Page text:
Chronic Exertional Compartments Syndrome

Chronic Exertional Compartments Syndrome

Compartment syndrome occurs when injury causes increased pressure and swelling within a muscle compartment of the arm or leg, as a result of bleeding in the muscle. Compartments within the legs and arms are separated by thick fibrous tissue which will not stretch to allow for the swelling.This increased pressure then reduces blood supply and can damage the nerves. Compartment syndrome may occur due to an acute injury, such as a fracture, or chronic because of exertion such as exercise. This is known as chronic exertional compartments syndrome. While acute compartments syndrome is treated with surgery, chronic cases do not usually require this. 


While the causes aren’t completely understood suggested causes include:- 

• Muscle expansion during exercise and in CECS the fascia around the muscle doesn't expand with the it, causing increased pressure and pain in that compartment of the affected limb 

• When the pressure within a compartment is high, blood supply to the muscles and nerves decreases, and so, therefore, does the oxygen and nutrient supply. In cases of CECS symptoms are usually resolved when the exercise stops but if the condition is not recognized and treated, the muscle tissue can die, scar, and contract. Also damaged nerve cells may cause numbness and weakness 

• The way in which you move while exercising may be a factor 

• Having muscles that enlarge excessively during exercise

 • having a particularly inflexible fascia surrounding the affected muscle compartment 

• having high pressure within your veins 


• Age - more common in athletes under the age of 30.

 • Type of exercise – more common in repetitive impact activity eg.running, cycling (legs) & swimmers (arms) 

• Overtraining – if intensity of frequency of workouts are too high 

• Muscle imbalances

 • immobility for a prolonged period of time, eg, due to muscle damage may occur because a blood vessel was compressed.

 • Those taking anticoagulant medication eg warfarin have a higher risk for bleeding into a compartment spontaneously or after injury.

 • Use of anabolic steroids 


 • Aching/ burning/cramping pain in a specific compartment of limb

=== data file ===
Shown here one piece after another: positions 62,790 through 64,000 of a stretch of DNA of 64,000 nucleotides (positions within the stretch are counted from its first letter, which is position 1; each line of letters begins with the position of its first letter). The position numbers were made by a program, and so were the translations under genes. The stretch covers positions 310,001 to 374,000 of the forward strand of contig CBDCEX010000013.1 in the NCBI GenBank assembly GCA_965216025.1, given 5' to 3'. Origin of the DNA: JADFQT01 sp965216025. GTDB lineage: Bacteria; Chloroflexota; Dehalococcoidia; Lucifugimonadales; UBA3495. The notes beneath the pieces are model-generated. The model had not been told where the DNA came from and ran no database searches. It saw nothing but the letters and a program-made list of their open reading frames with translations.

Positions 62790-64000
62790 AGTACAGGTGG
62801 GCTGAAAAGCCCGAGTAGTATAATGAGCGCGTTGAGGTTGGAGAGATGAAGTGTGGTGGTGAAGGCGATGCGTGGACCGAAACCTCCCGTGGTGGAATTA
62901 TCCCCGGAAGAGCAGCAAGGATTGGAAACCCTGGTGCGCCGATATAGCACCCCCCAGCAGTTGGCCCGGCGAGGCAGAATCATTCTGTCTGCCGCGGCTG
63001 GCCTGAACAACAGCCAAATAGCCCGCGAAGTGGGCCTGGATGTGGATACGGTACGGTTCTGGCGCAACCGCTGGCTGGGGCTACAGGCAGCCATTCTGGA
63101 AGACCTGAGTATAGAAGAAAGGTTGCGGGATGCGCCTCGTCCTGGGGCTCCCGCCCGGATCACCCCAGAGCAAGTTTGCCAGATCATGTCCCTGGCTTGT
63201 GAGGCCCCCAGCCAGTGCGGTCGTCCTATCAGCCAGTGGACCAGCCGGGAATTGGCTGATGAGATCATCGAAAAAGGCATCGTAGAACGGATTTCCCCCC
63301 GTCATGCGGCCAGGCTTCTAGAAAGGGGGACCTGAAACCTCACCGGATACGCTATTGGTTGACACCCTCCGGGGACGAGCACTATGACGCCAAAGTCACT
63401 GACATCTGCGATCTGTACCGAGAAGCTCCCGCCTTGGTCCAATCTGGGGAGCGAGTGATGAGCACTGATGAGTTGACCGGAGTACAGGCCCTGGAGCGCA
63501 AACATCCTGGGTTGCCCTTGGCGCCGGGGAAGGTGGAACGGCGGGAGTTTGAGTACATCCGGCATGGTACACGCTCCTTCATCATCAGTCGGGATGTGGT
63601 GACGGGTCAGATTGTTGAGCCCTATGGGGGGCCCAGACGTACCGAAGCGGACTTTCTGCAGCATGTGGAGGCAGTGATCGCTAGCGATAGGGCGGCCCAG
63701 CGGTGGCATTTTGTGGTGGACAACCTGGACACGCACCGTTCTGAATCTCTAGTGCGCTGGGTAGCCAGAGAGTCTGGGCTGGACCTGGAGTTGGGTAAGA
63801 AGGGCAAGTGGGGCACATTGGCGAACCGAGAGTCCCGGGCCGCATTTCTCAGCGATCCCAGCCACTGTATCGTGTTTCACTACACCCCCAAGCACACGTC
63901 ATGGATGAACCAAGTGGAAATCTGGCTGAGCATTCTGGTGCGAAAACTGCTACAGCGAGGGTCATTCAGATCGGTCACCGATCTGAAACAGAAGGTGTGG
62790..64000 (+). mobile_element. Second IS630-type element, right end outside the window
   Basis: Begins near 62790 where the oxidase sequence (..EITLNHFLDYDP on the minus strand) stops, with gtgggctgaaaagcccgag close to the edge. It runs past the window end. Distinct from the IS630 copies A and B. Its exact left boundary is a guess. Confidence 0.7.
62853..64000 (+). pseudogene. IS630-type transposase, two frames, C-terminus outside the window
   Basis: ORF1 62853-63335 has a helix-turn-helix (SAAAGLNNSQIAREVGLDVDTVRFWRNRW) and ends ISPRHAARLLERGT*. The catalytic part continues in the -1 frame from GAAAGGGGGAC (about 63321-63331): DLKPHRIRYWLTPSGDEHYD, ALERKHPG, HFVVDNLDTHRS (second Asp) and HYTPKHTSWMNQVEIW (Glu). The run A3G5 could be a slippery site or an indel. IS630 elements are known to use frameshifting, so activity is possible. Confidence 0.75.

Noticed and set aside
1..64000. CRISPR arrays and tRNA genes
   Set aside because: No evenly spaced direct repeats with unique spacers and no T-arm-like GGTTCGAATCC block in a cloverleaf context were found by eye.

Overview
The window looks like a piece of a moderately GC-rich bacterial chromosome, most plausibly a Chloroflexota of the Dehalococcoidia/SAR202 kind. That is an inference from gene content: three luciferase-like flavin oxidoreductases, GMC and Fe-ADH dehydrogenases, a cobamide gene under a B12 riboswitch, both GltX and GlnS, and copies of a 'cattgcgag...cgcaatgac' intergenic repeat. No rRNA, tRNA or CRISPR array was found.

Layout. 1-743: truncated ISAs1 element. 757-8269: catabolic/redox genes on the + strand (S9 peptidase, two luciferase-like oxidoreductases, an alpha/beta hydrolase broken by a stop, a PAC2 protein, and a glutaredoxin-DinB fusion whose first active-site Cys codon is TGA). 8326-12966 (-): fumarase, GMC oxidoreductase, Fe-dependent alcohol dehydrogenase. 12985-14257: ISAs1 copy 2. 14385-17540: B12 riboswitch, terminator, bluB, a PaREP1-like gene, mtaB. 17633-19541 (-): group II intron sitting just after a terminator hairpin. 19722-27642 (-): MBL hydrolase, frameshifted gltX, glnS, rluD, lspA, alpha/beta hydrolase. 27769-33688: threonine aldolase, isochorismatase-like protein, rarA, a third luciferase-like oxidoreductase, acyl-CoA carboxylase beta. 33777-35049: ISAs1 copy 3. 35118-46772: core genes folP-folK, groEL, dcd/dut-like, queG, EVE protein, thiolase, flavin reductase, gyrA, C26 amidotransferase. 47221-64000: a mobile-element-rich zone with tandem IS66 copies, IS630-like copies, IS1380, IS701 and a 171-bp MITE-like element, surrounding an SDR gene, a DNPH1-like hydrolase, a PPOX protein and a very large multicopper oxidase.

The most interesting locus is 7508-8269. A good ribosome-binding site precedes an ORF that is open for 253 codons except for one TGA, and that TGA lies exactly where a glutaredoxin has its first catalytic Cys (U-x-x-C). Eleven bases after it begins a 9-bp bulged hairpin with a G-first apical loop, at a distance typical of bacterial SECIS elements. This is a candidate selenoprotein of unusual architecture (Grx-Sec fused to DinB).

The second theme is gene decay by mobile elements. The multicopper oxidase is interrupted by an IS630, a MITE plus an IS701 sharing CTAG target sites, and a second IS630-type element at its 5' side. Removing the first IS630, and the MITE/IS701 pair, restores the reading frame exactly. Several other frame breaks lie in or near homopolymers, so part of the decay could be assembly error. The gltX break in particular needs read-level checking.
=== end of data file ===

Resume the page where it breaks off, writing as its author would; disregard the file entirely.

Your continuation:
• Tightness in the affected limb 

• Numbness or tingling in the limb 

• Weakness of the limb 

• Decreased range of motion 

• Foot drop, in severe cases, if legs are affected

 • Often the same compartment of both legs are affected 

• May be swelling due to a muscle hernia 

• Tense, shiny skin that may be bruised 

Pain pattern :-

• is consistent after a certain time/distance/intensity of exercise 

• is out of proportion to the injury and occurs with minimal range of motion

 • Progressively gets worse as you exercise 

• Reduces or stops completely within 15 minutes of stopping the exercise

 • recovery time after exercise may increase over time 

If the condition becomes acute the “5 P’s” apply:-

 • Pain

 • Pale skin 

• Pulselessness (no pulse in the limb)

 • Paresthesias (numbness and tingling in the arm or leg) 

• Paralysis (inability to move the arm or leg) 


CECS doesn't usually cause lasting damage if treated, but pain, weakness or numbness associated with it may prevent you from exercising with the same intensity or frequency. 

Complications of CECS are rare but may include the following in severe cases, although these complications tend to only apply to acute compartment syndrome:- 

• muscle scarring, contracture and loss of function of the limb 

• infection

 • amputation 

• permanent nerve damage 

• rhabdomyolysis (muscle breakdown) and kidney damage. Chronic compartment syndrome usually requires no treatment or surgery. 


• Ice packs and elevation – following significant or acute injury 

• Prevention is the best treatment of compartment syndrome 

• Surgery (fasciotomy) is the only treatment for ACUTE compartment syndrome, opening the muscle compartment to allow muscle tissue to swell, decrease pressure and restore blood flow. 

• CECS rarely requires any treatment as symptoms usually stop minutes to hours after stopping exercise.

 • over time, if CECS becomes very restrictive, surgery may be an option 

• stopping exercise completely or performing low-impact exercise may relieve symptoms, but symptoms return with the exercise. 


• avoid particularly strenuous workouts to prevent excessive swelling within the muscles, especially in extreme heat

 • stretching regularly,and before and after exercise

 • self massage


 - Myofascial release and trigger point therapy may be particularly helpful

 - May temporarily ease pain 

- Working in the lower back, glutes and thighs may reduce over compensation in these muscle groups 

- Passive stretching to help elongate particularly short or thick fascia

 - Cross fibre treatment can reduce any adhesions